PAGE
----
In a speech on the West Coast this morning, Fed chairman Ben Bernanke at first glance appears to be agreeing with the critics of trade who blame the trade deficit for much of our economic ills. “Bernanke Calls for Action on Trade Gap,” according to the Wall Street Journal. “Bernanke warns against trade imbalances,” chimes in the French news agency, AFP.
Underneath the headlines, however, Bernanke’s comments offer no comfort for the critics. The real culprit is not “unfair trade” or “currency manipulation,” but misguided tax and spending policies in the United States and other major trading countries.
That is a point I hammer home in Chapter 5 of the new Cato book, Mad about Trade: Why Main Street America Should Embrace Globalization:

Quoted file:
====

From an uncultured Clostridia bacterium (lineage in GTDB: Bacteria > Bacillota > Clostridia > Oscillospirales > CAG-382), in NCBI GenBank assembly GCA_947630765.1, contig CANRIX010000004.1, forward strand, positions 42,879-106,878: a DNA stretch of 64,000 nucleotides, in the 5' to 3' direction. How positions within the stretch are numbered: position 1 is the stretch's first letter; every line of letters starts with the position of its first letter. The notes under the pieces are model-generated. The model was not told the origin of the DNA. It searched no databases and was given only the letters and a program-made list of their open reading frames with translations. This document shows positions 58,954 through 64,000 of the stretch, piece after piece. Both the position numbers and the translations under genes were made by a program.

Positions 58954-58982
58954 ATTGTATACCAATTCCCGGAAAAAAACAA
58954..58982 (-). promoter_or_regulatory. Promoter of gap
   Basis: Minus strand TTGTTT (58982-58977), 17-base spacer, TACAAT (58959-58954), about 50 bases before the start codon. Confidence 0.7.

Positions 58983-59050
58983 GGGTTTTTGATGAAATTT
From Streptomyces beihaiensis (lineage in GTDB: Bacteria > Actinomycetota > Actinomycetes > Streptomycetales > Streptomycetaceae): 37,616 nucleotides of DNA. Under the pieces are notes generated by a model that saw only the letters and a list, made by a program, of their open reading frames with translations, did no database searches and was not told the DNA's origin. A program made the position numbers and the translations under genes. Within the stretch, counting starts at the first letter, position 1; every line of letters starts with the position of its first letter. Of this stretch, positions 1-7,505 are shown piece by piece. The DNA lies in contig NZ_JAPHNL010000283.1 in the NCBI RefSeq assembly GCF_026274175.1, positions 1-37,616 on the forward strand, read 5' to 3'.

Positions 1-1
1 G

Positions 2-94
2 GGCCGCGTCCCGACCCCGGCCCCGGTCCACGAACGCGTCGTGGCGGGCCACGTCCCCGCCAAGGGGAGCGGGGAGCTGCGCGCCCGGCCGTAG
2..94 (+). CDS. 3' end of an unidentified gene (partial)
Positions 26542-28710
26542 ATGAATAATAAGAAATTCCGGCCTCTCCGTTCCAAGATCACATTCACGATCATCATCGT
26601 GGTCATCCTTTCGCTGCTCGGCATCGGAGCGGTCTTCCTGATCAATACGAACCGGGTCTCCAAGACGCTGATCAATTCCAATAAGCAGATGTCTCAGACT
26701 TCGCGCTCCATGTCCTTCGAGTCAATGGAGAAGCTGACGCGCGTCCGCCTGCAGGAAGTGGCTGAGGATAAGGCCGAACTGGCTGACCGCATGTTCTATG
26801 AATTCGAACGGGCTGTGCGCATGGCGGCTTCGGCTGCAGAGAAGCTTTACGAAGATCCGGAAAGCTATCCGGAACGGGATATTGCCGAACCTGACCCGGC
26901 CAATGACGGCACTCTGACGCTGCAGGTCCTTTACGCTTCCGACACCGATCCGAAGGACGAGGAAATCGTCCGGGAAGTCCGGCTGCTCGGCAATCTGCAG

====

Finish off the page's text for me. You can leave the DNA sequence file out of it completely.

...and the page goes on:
If our politicians are determined to do something about the trade deficit, the most constructive step they could take would be to promote a higher level of national savings. More domestic savings would reduce the need for foreign funds to finance domestic investment. … The most direct approach would be to reduce or eliminate the federal budget deficit. If the federal government were to borrow a few hundred billion dollars less each year, the pool of domestic savings would rise and more domestic funds would be available for investment. …Ironically, many members of Congress who complain loudest about the trade deficit have voted in the name of economic “stimulus” to plunge us ever deeper in debt.
Chairman Bernanke agrees. His policy prescription was not to raise barriers against imports, but to cut the federal government’s appetite for debt.